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michael barbaro

From The New York Times, I’m Michael Barbaro. This is The Daily.

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Later today the U.S. government is expected to deploy its most powerful tool for fighting inflation, knowing full well that it will weaken the economy. I spoke with my colleague, Jeanna Smialek, about why that is and the painful lesson from a previous era that has convinced American policymakers that this is the right path.

It’s Wednesday, March 16th.

Jeanna, The Federal Reserve— in just a few hours, we think— is going to raise interest rates in order to lower inflation in the American economy. Can you just help us understand the mechanics of that? How does that work?

jeanna smialek

So as everyone knows, prices are rising really quickly right now on cars, on meat, on couches. And there are a few reasons for that. The government spent a lot of money at the start of the pandemic and throughout last year to sort of blunt the impact of the coronavirus and its effect on workers.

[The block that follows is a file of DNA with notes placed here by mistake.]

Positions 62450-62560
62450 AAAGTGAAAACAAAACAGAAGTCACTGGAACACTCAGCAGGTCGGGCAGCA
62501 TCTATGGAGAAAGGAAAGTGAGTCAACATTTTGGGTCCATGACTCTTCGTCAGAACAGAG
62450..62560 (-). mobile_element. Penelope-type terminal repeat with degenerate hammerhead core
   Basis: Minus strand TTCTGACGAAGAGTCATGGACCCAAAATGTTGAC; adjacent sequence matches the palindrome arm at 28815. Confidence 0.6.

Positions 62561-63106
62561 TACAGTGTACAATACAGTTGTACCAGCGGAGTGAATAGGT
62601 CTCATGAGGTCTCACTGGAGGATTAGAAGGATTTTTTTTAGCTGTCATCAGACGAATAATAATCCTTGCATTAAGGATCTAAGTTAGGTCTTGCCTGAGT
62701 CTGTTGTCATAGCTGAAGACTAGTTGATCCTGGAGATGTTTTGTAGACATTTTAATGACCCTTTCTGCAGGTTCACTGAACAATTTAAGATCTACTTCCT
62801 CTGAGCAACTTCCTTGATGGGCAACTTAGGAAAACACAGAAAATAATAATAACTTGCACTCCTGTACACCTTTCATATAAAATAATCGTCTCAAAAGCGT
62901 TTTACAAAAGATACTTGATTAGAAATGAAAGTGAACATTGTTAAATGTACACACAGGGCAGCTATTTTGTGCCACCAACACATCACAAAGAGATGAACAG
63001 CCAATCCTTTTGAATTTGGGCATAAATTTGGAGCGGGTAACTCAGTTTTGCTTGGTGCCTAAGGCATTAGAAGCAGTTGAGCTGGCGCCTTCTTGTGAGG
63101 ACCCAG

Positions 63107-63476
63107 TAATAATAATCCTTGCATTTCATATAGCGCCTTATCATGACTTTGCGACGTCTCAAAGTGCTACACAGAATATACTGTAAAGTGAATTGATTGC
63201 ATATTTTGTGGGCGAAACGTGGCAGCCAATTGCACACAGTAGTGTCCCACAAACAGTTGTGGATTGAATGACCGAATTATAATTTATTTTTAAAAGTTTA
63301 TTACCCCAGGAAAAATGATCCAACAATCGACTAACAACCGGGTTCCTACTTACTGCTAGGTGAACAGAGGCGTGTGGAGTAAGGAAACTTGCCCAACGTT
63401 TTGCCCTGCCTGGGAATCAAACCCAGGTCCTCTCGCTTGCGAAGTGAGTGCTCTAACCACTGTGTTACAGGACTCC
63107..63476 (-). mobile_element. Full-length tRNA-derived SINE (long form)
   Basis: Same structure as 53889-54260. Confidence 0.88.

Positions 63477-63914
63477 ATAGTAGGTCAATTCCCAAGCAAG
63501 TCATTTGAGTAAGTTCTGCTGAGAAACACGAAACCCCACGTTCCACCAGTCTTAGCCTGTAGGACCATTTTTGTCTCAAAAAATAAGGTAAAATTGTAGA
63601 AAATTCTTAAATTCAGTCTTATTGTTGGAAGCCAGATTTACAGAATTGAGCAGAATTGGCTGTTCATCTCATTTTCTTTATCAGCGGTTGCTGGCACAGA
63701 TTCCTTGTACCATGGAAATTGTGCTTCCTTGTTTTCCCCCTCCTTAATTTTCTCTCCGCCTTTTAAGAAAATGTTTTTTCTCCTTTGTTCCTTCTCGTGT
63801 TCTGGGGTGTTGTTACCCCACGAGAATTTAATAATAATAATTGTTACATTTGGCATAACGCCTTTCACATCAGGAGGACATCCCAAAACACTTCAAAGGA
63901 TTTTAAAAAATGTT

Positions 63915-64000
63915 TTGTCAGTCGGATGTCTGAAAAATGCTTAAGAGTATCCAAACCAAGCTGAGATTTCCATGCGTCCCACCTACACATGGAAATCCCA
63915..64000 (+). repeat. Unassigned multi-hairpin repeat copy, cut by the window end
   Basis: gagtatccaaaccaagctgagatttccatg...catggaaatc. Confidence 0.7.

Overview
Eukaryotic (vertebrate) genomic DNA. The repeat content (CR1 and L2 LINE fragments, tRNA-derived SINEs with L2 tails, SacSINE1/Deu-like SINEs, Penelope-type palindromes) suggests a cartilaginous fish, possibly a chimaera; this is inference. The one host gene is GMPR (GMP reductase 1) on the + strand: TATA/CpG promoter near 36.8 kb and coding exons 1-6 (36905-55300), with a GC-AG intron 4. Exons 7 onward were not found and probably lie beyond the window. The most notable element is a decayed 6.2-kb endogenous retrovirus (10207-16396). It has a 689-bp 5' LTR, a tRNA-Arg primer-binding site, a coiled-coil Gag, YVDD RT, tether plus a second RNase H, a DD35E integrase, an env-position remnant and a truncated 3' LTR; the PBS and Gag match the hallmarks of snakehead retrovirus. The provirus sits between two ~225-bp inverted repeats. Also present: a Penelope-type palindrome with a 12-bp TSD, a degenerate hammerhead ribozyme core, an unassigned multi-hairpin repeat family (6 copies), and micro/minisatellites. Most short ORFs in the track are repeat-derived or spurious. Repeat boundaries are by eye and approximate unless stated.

michael barbaro

Right, there were stimulus checks, for example.

jeanna smialek

Exactly. And that spending fueled really strong demand. Unfortunately, that strong demand collided with supply chains that were all messed up. And so there were too many dollars chasing too few goods and inflation really jumped up.

Today, even though the government is spending less, the checks have stopped. The labor market is really strong. And that’s helping to sustain this pretty robust demand and it’s keeping inflation rising. And so we have this real problem where prices have been going up a lot. And now the Fed is getting worried that inflation is going to get stuck at this higher rate that they do not want.

And so the idea is if you raise interest rates, if you make it more expensive to borrow money to buy a car or to borrow money to buy a house, then fewer people will do those things. There will be less demand and supply will have a chance to catch up, which will allow price increases to slow down a little bit.

michael barbaro

Right. When the Fed raises the interest rate, it essentially pours a tall glass of cold water on the economy. It deliberately tries to slow down spending.

jeanna smialek

Right. You slow things down to bring inflation under control.

michael barbaro

Which has always struck me as kind of strange because what you’re describing is a process of our own government hurting the economy in order to eventually help the economy.

jeanna smialek

Right. And so …….

Source: https://www.nytimes.com/2022/05/03/learning/lesson-plans/lesson-of-the-day-the-math-of-inflation.html

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